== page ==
Merisymboliikka kuninkaan vallan oikeuttajana Vanhan testamentin maailmassa

Research output: Contribution to journalArticleScientificpeer-review

Abstract

The Symbol of the Sea in Monarchic Legitimation in the World of the Old Testament — The words ‘sea’ and ‘king’ appear together in many ancient Northwest Semitic texts, dating back to the Mari of the Old Babylonian period, featuring in the epics of Late Bronze Age Ugarit, all the way down to biblical texts dating to the Persian period. The sea is also a significant element in many Assyrian and Babylonian royal inscriptions, figuring in the feats of many, if indeed not most, of the kings following the Urukean Lugal-zage-si and Sargon of Agade. While the sea is an important geographical feature on the shore of the Eastern Mediterranean where ancient Ugarit was located, there is much less justification for its prominence in the myths and royal inscriptions of inland empires like Yamkhad, Mari, and Assyria – let alone the Hebrew Bible. The significance of the symbol may lie in the use of the ancient Near Eastern myth of divine combat, or Chaoskampf, as an instrument of monarchic legitimation in the many kingdoms that seem to have modelled their royal ideologies on the example of Sargon and the mythologised narratives of his conquests.
Original languageFinnish
JournalTeologinen Aikakauskirja
Volume122
Issue number3
Pages (from-to)241-249
Number of pages9
ISSN0040-3555
Publication statusPublished - 2017
MoE publication typeA1 Journal article-refereed

Fields of Science

  • 614 Theology

Cite this

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title = "Merisymboliikka kuninkaan vallan oikeuttajana Vanhan testamentin maailmassa",
abstract = "The Symbol of the Sea in Monarchic Legitimation in the World of the Old Testament — The words ‘sea’ and ‘king’ appear together in many ancient Northwest Semitic texts, dating back to the Mari of the Old Babylonian period, featuring in the epics of Late Bronze Age Ugarit, all the way down to biblical texts dating to the Persian period. The sea is also a significant element in many Assyrian and Babylonian royal inscriptions, figuring in the feats of many, if indeed not most, of the kings following the Urukean Lugal-zage-si and Sargon of Agade. While the sea is an important geographical feature on the shore of the Eastern Mediterranean where ancient Ugarit was located, there is much less justification for its prominence in the myths and royal inscriptions of inland empires like Yamkhad, Mari, and Assyria – let alone the Hebrew Bible. The significance of the symbol may lie in the use of the ancient Near Eastern myth of divine combat, or Chaoskampf, as an instrument of monarchic legitimation in the many kingdoms that seem to have modelled their royal ideologies on the example of Sargon and the mythologised narratives of his conquests.",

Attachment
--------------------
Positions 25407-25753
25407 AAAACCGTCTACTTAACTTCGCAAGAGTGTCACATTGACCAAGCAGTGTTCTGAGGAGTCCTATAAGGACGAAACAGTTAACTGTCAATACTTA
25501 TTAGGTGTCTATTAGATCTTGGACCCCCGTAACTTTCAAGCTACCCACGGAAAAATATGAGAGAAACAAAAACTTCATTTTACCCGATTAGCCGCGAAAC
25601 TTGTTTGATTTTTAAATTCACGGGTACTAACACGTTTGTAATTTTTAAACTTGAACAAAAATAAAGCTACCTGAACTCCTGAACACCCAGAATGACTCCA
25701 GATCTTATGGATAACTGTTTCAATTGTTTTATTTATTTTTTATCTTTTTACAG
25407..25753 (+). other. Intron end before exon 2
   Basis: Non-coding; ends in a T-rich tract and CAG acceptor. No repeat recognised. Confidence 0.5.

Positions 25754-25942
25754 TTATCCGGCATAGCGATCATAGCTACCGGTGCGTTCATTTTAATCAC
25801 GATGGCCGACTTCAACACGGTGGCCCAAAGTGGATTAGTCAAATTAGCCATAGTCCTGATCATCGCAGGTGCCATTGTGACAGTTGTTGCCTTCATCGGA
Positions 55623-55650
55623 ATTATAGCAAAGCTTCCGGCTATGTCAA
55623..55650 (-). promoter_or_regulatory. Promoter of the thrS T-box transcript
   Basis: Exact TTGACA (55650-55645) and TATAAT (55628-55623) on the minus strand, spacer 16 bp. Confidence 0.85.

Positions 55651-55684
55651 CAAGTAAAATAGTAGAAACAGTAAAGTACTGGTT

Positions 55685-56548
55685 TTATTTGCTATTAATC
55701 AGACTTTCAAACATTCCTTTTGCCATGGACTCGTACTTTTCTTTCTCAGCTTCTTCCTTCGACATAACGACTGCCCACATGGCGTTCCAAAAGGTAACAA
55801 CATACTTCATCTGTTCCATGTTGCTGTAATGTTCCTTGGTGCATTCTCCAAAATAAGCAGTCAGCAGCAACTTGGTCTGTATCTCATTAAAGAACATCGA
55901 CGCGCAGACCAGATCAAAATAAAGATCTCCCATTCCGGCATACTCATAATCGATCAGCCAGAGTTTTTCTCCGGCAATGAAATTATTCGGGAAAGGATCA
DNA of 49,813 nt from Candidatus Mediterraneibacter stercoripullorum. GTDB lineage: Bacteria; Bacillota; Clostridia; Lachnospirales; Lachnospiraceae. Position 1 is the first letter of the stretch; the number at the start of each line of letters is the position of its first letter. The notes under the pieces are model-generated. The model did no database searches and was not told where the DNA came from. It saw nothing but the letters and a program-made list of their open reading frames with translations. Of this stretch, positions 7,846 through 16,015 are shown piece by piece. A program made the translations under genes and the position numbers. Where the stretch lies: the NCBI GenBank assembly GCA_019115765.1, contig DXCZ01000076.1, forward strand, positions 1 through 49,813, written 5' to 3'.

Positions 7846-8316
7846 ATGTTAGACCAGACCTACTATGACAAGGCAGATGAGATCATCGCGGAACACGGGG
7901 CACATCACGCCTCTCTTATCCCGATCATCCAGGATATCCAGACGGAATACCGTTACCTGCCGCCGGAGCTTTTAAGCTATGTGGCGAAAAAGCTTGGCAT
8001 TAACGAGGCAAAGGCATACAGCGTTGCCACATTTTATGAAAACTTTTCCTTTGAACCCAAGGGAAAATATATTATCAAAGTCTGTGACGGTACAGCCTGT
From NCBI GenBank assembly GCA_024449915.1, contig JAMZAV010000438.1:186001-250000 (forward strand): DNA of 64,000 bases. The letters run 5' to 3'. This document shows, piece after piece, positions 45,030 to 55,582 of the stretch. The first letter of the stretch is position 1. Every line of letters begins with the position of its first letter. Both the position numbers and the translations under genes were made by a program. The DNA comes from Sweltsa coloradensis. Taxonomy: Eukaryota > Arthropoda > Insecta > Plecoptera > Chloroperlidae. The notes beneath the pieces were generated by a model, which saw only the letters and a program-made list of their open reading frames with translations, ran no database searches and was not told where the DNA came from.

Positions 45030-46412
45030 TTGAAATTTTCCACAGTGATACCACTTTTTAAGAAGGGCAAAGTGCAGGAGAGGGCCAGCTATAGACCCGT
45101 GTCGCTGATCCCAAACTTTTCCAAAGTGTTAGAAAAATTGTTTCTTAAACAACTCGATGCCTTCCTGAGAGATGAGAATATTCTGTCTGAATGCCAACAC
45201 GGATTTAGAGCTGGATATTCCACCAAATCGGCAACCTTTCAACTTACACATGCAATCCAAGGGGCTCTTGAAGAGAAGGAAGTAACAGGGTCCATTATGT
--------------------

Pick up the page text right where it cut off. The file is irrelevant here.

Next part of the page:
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pages = "241--249",
journal = "Teologinen Aikakauskirja",
issn = "0040-3555",
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number = "3",

}

Merisymboliikka kuninkaan vallan oikeuttajana Vanhan testamentin maailmassa. / Töyräänvuori, Joanna Sara.

In: Teologinen Aikakauskirja, Vol. 122, No. 3, 2017, p. 241-249.

Research output: Contribution to journalArticleScientificpeer-review

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